To Deadlift or Not to Deadlift if My Back Hurts??
November 12, 2022 By Dr. Sarah Martinez, PT, DPT
The deadlift is a somewhat controversial total body movement of literally just picking an object off the ground and putting back down again. Some claim it is the best back exercise there is because it hits a lot of major muscle groups and it is a functional movement.
A deadlift is performed by picking up a barbell off the ground by extending the hips and the knees. When done with heavy weights this exercise can also be considered a cardiovascular exercise, as the heart rate will increase depending on how many reps and sets. The muscles involved with this movement pattern: Quadriceps, Glutes, Adductor Magnus (inner thigh), Hamstrings, Spinal Erectors, Latissimus Dorsi, Trapezius, Rhomboids, and Abdominals and Obliques. Hand grip is also challenged with this exercise since you are gripping a bar.
This exercise has been shown to be one of the best activators of the paraspinal muscles in the back for lifters that do not have back pain. The paraspinals are muscles that are on either side of the spine and help extend the spinal segments and help us stand up straight with our posture. Many people with low back pain have lost muscle mass in their lumbar paraspinals, which means less support for your core.
Everything sounds wonderful about this exercise for our muscles, and heart. But what about herniated discs? Bending over with a weight in your hand does increase the load on your discs significantly. Especially if you try to lift heavier than you are able and you lose your form. But let's say your form is perfect. Should you still deadlift if you have back pain??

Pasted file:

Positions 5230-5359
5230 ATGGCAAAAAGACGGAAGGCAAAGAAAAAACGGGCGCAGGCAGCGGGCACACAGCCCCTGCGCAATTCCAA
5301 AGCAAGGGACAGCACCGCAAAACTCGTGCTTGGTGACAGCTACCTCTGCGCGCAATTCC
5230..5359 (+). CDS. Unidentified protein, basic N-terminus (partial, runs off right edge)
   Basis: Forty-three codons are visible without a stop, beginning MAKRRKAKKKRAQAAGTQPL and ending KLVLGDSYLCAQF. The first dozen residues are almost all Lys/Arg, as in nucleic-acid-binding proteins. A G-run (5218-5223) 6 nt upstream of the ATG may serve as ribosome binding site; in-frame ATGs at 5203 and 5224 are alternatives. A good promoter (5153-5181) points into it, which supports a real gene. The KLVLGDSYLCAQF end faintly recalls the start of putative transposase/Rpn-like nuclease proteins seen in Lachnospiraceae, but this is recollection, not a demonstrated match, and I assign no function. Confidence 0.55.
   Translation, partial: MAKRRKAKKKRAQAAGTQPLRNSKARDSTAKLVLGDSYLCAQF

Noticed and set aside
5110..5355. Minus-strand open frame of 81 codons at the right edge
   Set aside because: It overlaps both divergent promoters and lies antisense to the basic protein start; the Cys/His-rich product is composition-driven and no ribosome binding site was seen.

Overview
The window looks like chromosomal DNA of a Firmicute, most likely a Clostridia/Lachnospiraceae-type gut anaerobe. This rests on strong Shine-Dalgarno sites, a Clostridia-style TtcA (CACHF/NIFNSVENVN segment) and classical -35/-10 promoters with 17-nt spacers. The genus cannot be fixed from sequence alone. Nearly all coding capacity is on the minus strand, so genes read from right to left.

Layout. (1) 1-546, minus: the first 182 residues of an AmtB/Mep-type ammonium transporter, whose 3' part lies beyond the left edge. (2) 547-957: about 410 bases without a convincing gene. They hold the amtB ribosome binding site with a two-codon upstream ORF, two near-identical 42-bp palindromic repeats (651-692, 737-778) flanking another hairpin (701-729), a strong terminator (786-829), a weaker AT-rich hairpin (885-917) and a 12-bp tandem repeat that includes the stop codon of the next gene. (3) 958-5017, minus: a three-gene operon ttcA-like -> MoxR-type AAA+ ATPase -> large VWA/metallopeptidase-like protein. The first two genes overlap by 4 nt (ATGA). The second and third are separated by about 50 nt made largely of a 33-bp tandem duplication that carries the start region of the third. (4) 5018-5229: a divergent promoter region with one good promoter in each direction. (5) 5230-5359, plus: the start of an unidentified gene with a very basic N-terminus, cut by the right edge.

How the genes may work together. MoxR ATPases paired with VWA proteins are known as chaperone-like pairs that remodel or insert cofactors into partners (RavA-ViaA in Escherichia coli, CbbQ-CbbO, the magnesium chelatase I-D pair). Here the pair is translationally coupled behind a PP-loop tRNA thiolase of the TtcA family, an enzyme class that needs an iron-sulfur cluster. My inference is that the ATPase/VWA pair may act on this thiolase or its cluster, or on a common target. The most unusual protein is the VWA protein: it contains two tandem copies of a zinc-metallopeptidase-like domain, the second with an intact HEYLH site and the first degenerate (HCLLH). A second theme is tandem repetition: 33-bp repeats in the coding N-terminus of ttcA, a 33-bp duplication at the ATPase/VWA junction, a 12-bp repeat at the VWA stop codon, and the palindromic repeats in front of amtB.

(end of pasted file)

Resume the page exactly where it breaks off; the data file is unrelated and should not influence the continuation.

Research has shown that deadlifts can be a useful part of rehabilitation. Studies show that deadlifts did reduce peoples back pain and improvement their personal functional ability (Fisher SC, 2021). But the people that most benefitted from the deadlifts, were those with lower pain levels and with higher lumbar extension strength from the beginning. So be careful if you are super weak or really hurting.
Ways to keep doing deadlifts if you are having pain:
-avoid the part of the movement that hurts (for example stop at the knees on the way back down)
-place weights on blocks or bins so you do not have to do all the way down to the floor
-change your tempo...go slower, or adjust hold times (holds may be a place for you to build muscle with less chance of injury)
-go lighter with weight, where you do not have pain. If you have pain at 100#, try 90#
-try a single leg/single arm deadlift to reduce tension
-work on your core before you lift, getting your muscle fired up will help you during and after the exercise
So if you are hurting and need a movement specialist to assess your movement patterns, call us today. We are the musculoskeletal experts, and can help you learn how to lift correctly, as well as we can retrain your muscles to fire in the correct order to protect your joints and soft tissues from future injury. Call (281) 941-8477 to talk to a therapist today!